Boredom Busters and Play Safety Tips for Dogs
Playing with your pet, both old and young, is a great way to fight boredom and exercise their bodies and brains. It’s a time that you can introduce them to different situations, sounds, and textures that they may not be used to. In puppies and kittens, playtime is a great time to develop muscles, coordination, and trust. And in seniors, it’s an excellent way to keep their brain active and alert.
Tips for successful play time:
- Make sure the environment is free of distractions and supports your pet paying attention to commands so they can successfully complete the task
- Make commands simple and achievable, building up to harder activities
- Encourage and Praise. Do not scold during play unless your pet is doing an undesirable behavior like biting, or going to the bathroom on the floor, etc.
- Take breaks
- Use toys and treats as motivation and attention grabbers
Here are a few ideas for brain games that you can play with your dog.
1. Box of Fun
If you have a large box on hand, place blankets or pet bedding inside the box. Show a toy or treat to your pet, then hide the treats or toy inside the box underneath the blankets or bedding. Your pet will enjoy the challenge of trying to find their toy or treat in this game of hide and seek. Praise your dog when they find the toy.
2. Scoring a Point
At some point in a dog or cat’s life they will be in a crate or kennel whether in your home or at a boarding facility. It can be a helpful step to learn to create a positive and playful association with their crate. When your pet is in a happy mood bring the crate in to the play environment and leave the door open. An open door on a crate makes a great “net” for scoring a goal. In this game, start by picking a toy that will be kept in your pet’s kennel. Create interest in the toy or treat and play a game of fetch with it, but always have the toy land inside the crate, “scoring a goal”. Your dog will have to go inside the crate and come out. By doing this repeatedly they will begin to associate their kennel with fun, that going inside is not permanent, and it’s safe. Additionally, making use of toys, like Kongs that allow you to place peanut butter or treats inside the toy, can help your pet learn to stay longer in the crate. You can also play a similar game of hide and seek with bedding and a reward as mentioned above in #1.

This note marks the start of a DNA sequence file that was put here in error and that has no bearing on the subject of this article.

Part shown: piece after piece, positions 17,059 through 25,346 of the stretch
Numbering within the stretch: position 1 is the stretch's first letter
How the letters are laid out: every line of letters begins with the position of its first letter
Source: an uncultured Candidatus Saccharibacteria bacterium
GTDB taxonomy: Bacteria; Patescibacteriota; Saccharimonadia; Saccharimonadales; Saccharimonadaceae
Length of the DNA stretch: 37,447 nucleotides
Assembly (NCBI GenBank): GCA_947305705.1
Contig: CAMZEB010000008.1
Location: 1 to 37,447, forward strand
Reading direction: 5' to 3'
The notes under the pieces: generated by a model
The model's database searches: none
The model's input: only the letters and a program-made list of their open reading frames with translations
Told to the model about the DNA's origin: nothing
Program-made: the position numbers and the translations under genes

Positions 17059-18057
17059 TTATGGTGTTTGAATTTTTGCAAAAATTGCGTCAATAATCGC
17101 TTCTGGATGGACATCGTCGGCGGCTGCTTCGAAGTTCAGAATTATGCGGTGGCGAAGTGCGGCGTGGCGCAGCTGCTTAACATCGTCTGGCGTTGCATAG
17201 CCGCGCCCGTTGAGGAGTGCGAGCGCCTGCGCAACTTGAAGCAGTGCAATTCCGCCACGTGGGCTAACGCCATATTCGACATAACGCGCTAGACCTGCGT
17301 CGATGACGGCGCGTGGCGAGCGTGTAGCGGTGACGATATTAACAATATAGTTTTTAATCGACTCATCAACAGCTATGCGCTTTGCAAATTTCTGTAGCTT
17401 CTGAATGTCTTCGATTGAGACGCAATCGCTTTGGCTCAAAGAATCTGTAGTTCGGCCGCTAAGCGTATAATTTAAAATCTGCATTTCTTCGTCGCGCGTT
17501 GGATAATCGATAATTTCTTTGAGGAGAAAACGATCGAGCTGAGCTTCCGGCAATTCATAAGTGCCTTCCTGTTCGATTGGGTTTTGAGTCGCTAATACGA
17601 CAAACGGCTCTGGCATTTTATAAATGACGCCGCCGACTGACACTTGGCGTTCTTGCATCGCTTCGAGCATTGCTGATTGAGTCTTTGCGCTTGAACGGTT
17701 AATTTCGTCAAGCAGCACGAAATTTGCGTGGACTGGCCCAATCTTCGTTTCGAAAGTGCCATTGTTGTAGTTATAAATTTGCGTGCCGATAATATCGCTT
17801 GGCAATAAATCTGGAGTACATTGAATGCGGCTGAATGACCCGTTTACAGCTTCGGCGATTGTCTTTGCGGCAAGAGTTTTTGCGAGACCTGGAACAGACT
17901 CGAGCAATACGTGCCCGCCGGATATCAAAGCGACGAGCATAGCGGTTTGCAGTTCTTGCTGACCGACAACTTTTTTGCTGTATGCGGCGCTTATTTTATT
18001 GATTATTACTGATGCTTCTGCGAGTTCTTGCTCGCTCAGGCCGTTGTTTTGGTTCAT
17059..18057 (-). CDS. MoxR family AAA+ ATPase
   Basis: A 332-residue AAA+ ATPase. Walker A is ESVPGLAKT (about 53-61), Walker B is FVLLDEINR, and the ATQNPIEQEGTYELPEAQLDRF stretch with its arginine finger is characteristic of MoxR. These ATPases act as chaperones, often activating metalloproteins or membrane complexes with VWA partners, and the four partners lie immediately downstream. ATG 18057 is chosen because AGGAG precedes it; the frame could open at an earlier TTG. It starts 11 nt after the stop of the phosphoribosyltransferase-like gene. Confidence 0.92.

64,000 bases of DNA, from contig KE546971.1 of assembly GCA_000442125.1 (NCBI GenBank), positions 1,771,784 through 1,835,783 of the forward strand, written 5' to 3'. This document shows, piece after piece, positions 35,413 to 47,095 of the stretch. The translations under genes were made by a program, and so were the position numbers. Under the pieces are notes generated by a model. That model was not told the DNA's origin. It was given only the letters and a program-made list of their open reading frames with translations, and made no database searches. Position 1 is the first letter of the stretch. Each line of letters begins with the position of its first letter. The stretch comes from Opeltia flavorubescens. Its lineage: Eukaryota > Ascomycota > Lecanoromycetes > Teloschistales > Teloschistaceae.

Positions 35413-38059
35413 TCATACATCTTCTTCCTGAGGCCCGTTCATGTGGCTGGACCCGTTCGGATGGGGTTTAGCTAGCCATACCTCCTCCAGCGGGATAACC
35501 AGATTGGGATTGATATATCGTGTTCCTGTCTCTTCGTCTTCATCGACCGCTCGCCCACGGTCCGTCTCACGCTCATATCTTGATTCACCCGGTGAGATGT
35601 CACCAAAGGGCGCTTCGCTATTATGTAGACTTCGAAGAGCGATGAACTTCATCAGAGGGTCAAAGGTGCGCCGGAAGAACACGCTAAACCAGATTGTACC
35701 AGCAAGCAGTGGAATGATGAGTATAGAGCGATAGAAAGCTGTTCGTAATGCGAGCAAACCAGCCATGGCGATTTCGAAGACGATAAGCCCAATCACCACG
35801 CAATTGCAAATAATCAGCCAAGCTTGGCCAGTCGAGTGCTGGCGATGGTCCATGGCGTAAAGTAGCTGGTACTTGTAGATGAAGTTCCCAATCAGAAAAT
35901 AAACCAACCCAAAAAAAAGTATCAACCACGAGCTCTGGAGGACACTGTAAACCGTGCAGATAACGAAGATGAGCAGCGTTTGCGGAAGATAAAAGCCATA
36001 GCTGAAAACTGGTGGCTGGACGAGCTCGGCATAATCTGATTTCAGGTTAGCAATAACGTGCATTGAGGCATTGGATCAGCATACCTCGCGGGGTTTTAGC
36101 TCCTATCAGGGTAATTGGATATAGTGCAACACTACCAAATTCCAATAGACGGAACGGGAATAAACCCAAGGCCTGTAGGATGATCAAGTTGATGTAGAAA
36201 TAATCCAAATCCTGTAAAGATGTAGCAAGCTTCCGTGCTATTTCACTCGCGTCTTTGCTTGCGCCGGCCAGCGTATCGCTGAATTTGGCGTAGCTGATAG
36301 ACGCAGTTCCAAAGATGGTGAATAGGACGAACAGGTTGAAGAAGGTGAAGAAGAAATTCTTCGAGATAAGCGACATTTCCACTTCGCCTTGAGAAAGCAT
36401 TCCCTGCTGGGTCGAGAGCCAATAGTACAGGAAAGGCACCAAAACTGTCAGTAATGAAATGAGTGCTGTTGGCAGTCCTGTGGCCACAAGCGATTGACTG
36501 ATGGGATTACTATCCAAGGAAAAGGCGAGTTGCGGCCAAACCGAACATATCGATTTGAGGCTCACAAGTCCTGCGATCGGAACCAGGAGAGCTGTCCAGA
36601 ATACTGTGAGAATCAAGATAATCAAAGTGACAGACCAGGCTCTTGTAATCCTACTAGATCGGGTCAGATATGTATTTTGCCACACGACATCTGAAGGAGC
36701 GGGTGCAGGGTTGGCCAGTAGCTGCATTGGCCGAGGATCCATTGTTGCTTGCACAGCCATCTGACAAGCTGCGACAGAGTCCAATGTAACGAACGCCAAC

Learning to spin on cue is a simple game that most puppies will pick up quickly. This can have the added benefit of training them to spin on a towel to dry their feet when they come in from outside. To begin this brain challenge, hold a treat in front of your puppy and make sure that they are aware it’s there. Very slowly move your hand around their side, either right or left, so that they begin to turn to follow the treat, and praise them as they move. Continue until your puppy has moved in a complete circle, and then give the puppy the treat and praise them. If your puppy loses the scent of the treat before they complete the circle, simply begin again and move a little slower until they can build up to a complete circle. Add your cue word at the beginning of the game such as “Spin Spin”. To add an extra challenge, you can play this going in the opposite direction.
4. Search and Rescue
For this game you will need several containers to hide a treat under; for example, flower pots, or Tupperware containers, etc. With this game your pet will learn the importance of paying attention.